A bit too far afield
No, it's not fair to chain Lindsey Buckingham to the accessible, radio-friendly pop-rock he created with Fleetwood Mac in the 1970s and '80s. A musician has to play what he feels, after all. And the Mac had gotten a bit formulaic by the mid-'80s.
But it's tough to think of anyone else who's transitioned so completely from writing and performing bright, melodic pop nuggets to turning out difficult to grasp, often dense music meant for hard-core aficionados more than the general public. Even Peter Gabriel's move was less jarring when he left Genesis; Sting had nothing on Buckingham in his post-Police period.
Buckingham's latest solo album is always experimental, often interesting and consistently virtuosic. But for casual fans who know him for what he did 20 years ago, it's also going to be mostly unlistenable. Let's be honest: If atonal, dissonant music with sudden time and key changes, vocals run through effects boxes, and a noticeable lack of melody appealed to most music fans, Yoko would have been the famous one, not John.
Buckingham remains one of the most talented and intriguing guitarists in rock music, though give him that. No matter how weird "Under the Skin" gets (and it gets mighty weird at times), if you love great guitar playing you'll be unable to stop listening.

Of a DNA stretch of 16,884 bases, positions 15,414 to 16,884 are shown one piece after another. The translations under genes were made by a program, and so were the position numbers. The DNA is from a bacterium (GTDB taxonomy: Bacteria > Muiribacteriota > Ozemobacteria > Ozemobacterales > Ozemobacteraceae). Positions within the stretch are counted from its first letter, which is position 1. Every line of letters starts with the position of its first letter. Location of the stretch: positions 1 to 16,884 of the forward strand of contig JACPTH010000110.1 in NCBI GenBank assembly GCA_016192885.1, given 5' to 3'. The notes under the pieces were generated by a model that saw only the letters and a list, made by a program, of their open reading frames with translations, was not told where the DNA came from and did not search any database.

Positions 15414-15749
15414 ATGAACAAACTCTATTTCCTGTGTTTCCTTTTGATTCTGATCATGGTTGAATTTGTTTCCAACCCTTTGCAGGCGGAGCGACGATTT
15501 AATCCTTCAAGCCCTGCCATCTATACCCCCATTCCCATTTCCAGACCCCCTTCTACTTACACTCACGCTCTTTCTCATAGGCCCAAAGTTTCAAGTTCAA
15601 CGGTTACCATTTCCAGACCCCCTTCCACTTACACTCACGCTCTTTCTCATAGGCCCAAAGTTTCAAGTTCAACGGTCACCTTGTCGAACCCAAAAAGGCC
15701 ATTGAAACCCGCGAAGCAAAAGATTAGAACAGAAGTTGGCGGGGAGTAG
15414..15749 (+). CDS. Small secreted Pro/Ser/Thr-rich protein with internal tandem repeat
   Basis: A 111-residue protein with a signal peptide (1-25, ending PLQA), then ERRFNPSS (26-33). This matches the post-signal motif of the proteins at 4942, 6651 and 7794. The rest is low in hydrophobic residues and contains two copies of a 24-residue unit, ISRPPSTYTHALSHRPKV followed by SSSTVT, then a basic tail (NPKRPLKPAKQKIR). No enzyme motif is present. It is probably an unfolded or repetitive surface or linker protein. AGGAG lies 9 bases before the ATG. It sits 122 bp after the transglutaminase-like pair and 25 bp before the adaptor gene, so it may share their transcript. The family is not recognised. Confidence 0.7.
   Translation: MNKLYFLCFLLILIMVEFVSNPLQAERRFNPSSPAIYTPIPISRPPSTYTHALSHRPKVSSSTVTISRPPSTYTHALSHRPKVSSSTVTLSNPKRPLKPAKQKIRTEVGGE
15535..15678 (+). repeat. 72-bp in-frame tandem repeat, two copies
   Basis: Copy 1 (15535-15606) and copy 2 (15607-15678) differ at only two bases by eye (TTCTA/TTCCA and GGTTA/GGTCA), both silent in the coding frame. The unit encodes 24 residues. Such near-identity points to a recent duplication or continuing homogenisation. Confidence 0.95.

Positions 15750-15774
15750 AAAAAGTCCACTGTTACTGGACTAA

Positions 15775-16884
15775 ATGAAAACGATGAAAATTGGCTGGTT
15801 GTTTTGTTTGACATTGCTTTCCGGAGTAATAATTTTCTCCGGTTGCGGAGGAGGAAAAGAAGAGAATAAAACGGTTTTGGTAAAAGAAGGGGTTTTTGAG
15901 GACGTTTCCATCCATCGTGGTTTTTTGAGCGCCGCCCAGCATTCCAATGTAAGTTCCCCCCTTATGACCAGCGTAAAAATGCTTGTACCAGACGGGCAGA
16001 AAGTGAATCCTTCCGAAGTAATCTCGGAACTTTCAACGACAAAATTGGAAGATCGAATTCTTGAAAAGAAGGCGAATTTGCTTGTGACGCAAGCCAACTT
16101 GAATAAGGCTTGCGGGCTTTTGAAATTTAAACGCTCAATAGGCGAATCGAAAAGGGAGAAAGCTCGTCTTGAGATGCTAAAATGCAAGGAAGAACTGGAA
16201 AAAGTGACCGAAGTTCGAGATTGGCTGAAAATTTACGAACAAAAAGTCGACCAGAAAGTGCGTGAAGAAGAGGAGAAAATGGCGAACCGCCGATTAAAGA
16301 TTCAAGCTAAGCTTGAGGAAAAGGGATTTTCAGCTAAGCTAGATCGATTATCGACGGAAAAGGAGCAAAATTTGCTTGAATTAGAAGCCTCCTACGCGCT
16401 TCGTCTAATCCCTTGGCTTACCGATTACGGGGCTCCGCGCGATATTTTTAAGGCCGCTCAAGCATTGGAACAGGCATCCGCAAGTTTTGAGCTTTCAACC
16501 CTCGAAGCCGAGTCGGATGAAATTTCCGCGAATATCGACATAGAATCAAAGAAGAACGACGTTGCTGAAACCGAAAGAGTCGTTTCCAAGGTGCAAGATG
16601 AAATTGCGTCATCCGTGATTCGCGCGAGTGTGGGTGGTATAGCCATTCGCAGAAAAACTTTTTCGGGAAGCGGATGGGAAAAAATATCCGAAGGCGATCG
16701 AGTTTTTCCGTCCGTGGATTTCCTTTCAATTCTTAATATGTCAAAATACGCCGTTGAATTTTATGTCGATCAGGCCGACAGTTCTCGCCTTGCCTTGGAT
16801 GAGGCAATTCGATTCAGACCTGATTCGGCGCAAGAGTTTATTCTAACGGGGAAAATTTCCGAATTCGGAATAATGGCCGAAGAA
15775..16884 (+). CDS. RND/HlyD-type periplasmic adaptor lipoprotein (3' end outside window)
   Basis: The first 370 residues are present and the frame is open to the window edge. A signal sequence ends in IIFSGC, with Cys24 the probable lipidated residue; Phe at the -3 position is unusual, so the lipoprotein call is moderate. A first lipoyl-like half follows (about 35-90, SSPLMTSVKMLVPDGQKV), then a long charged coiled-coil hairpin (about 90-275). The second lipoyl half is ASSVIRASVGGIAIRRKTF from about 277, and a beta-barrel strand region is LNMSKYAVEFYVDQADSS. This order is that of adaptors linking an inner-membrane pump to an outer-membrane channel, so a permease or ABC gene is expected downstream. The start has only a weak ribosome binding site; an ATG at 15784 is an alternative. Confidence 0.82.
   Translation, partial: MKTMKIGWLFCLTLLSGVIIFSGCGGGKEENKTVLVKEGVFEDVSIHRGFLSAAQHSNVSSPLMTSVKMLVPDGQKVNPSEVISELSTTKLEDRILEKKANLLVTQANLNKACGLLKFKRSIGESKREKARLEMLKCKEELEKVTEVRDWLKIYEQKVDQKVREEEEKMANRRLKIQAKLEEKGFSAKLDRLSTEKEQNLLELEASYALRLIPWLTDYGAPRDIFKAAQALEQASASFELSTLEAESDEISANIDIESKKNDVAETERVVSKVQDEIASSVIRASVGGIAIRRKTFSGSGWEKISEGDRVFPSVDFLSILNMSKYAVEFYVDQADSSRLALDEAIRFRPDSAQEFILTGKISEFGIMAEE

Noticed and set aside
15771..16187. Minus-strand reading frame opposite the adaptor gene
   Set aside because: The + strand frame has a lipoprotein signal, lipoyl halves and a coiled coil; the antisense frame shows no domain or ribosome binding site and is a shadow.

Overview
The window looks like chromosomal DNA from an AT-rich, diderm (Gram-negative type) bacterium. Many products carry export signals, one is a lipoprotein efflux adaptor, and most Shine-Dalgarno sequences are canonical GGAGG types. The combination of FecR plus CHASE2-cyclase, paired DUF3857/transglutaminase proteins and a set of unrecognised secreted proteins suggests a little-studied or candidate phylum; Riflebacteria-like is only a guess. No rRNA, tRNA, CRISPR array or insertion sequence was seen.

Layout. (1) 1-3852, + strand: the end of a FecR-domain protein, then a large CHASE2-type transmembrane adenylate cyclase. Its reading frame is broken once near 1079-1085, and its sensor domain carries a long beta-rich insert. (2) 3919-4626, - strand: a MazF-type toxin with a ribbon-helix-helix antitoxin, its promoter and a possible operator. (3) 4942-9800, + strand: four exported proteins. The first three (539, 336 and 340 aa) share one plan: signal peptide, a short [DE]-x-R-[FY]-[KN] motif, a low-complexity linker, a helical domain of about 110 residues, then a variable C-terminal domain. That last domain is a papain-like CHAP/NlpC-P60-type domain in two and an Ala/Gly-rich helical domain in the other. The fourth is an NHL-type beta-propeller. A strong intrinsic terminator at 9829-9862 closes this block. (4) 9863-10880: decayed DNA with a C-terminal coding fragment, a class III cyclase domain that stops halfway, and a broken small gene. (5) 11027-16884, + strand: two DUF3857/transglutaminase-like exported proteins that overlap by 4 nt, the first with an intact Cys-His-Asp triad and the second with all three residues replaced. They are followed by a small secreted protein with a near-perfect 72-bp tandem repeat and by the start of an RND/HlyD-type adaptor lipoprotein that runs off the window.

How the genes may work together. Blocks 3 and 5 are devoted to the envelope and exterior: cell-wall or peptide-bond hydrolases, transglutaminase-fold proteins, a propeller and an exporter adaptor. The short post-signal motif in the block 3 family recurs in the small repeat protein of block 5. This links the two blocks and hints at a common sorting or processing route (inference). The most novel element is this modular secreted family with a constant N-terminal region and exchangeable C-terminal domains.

And that weirdness isn't simply random or defiant it seems pretty clear that Buckingham is aiming to create something greater than another Top 40 hit one can hear echoes of Zappa and Roxy Music and King Crimson in this album. He's trying to push the music somewhere new.
If Buckingham feels constrained by the limitations inherent to popular music, he's yet to synthesize his talent and interests in something better than that which he rebels against. Not to say he won't break through with music both listenable and transcendent but this album isn't it.
Fans of experimental music and/or great guitar playing will dig what's here; Fleetwood Mac fans hoping for a taste of the band's possible future won't find it.
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